Jan Rogers: Sunday before Thanksgiving is the day that we butcher them and that is also done very humanely. You put them into a cone upside down and you cut it with a really sharp knife, a small hole really in there, mail artery and --
Mike Rogers: They don’t need [Voice Overlap]
Jan Rogers: -- they bleed to death. It gets you to the point of really understanding what really goes into us being able to eat. I just feel like in America, especially we’ve gotten so far away from the source of our food. If you’re in Europe, you go into a butcher shop, everything looks like an animal. It still has heads. It still has feet attached and to get a little sense of that, it’s a good soul building experience.
Shea Hess: It’s a good reason to be thankful for Thanksgiving.
Jan Rogers: It is, be thankful for your food in Thanksgiving.
Shea Hess: Exactly.
Jan Rogers: Be very thankful, yes.
Shea Hess: Even though these turkeys are cute and friendly, Jan made an interesting point because these birds are raised primarily for food; our consumption of them is what keeps the breed alive. Bourbon Reds are already on the endangered species watch list, so if we stop eating them, farmers stop raising them and they could meet extinction. With that in mind, we head back to Brooklyn to give thanks for one of Jan and Mike’s magnificent bird.
My friends are coming over for Thanksgiving dinner in just a few hours. So, it’s time to get started on my turkey. We’re going to roast this beautiful Bourbon Red’s perfection and it will take very little effort to get loads of flavor.
So, I’ve already rinsed my turkey and it’s been sitting here for about an hour and it’s now at room temperature. So, the first step is to salt and pepper it liberally inside and out. Make sure you get every square inch of it. Don’t forge the cavity.
So now, we’re going to help create delicious gravy by stuffing the cavity with a bunch of vegetables and herbs. Start with a bundle of rosemary, sage and thyme. So, one carrot, cut in half, half a lemon, one onion cut in half, two ribs of celery, leaving them all, and last but not least, half an apple.
Okay, so now that that’s all done, it’s time for the butter. I have a stick of butter here and I’ve added roasted garlic, chopped chives, thyme and sage but if you want to use plain butter, go for it. It’s still going to taste amazing.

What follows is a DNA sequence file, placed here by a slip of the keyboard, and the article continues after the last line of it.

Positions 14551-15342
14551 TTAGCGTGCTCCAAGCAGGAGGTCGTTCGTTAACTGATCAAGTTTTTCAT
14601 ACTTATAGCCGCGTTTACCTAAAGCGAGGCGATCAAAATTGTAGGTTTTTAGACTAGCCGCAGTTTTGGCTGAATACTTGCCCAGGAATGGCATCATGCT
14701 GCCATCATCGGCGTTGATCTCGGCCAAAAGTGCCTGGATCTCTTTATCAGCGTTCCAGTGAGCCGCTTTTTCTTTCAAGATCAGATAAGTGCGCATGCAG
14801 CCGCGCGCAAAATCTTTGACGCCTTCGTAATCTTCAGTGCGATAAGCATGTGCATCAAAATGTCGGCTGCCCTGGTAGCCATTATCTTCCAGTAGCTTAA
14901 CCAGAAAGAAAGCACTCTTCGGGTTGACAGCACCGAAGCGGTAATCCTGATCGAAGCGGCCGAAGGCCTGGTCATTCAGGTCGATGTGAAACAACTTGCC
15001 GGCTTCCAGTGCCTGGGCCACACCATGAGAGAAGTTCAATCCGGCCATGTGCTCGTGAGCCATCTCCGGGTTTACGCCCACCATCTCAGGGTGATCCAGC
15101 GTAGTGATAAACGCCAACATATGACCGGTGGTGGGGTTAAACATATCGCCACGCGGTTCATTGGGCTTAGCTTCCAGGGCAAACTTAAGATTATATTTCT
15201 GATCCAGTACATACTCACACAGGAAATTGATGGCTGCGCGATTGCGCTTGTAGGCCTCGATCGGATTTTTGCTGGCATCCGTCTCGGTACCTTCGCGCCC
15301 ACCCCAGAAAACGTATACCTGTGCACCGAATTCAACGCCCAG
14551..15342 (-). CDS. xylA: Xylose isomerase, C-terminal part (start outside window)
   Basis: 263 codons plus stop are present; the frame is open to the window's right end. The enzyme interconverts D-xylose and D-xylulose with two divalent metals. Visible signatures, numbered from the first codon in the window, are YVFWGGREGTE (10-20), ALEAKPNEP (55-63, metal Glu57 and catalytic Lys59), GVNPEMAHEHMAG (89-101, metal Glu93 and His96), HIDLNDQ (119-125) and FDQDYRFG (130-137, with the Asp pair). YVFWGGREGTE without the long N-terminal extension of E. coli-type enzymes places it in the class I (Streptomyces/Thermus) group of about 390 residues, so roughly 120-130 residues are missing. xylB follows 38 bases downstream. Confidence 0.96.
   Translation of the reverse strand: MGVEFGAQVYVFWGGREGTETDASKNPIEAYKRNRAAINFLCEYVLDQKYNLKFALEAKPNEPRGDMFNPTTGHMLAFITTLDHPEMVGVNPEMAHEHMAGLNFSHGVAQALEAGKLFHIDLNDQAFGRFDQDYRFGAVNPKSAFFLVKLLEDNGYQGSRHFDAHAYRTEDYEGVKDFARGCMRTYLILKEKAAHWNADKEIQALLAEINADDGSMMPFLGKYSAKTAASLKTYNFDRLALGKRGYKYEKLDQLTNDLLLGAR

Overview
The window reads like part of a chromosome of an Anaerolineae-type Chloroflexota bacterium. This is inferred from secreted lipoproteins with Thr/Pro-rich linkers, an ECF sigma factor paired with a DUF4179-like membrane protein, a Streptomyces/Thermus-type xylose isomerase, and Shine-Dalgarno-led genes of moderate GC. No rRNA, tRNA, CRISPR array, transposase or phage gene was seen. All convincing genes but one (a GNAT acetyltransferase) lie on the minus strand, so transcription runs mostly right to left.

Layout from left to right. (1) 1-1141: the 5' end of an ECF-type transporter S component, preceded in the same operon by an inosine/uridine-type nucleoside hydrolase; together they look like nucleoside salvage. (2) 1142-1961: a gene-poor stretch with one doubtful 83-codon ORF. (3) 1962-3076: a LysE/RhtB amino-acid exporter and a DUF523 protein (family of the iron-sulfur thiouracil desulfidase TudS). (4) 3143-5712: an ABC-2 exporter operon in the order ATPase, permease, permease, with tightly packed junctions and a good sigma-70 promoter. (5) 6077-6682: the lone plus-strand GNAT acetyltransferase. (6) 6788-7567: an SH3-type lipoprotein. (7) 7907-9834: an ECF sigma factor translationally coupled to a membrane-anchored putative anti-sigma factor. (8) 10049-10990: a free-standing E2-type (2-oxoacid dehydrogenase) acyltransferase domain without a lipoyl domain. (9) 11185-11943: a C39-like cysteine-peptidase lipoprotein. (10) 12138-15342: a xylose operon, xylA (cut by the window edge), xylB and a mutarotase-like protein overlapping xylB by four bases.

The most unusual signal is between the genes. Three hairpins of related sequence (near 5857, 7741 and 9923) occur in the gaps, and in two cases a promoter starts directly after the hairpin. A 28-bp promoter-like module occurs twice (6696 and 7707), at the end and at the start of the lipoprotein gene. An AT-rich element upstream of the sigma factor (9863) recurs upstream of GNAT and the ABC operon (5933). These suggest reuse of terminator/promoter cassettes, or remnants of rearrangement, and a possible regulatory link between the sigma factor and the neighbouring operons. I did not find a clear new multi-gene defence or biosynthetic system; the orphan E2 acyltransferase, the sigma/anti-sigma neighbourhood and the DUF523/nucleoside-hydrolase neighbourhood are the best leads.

First, you have to separate the skin from the breast and get the butter in there. This will help keep the breast really moist. Now, before I give this bird a total rubdown, I’m going to bring Raphael into the trussing. Trussing a turkey creates a compact package that allows even cooking. There are several ways to truss a turkey. Raphael seems super fancy but if you want to do something really, just tie the legs together and tuck the wing to the back. Thanks Raphael. Now you see why I keep him around.
Now that I have the perfect turkey package, it’s time to finish it off with the rest of my butter, just make sure you cover every crevice. It’s also going to help keep the turkey really moist. So, last but not least, the turkey stock, just enough to cook the bottom of the pan. It should probably take about four cups but don’t go above the wire rack. If you don’t have a wire rack, create your own with vegetables like celery.
Okay, so this is ready to go into a preheated 425 degree oven for half an hour.
Okay, so it’s been about half an hour. So, it’s time to baste. You see just want to loosely cover the turkey to keep it really moist. Now, back in the oven and we’re going to reduce the heat to 350 degree Fahrenheit. So, I’m going to let this hang out for about two to two and half hours. A general rule of thumb is about 15 minutes per pound of turkey. The cooking time can vary, so just make sure to keep an eye on it.
All right, moment of truth; it looks perfect. Let’s just take its temperature and make sure it’s done. A heritage breed turkey is done at 155 degree but if you feel more comfortable, go ahead and roast it to 165. This is 158, so he’s perfect. Now, all I need to do is let it rest before carving and meanwhile, I’m going to make some gravy with the pan dripping.
So, there you have it, a perfect heritage bird to make your friends and family thankful for you this Holiday Season. For more information and recipes, visit HungryInBrooklyn.com.
Roasted Heritage Turkey Recipe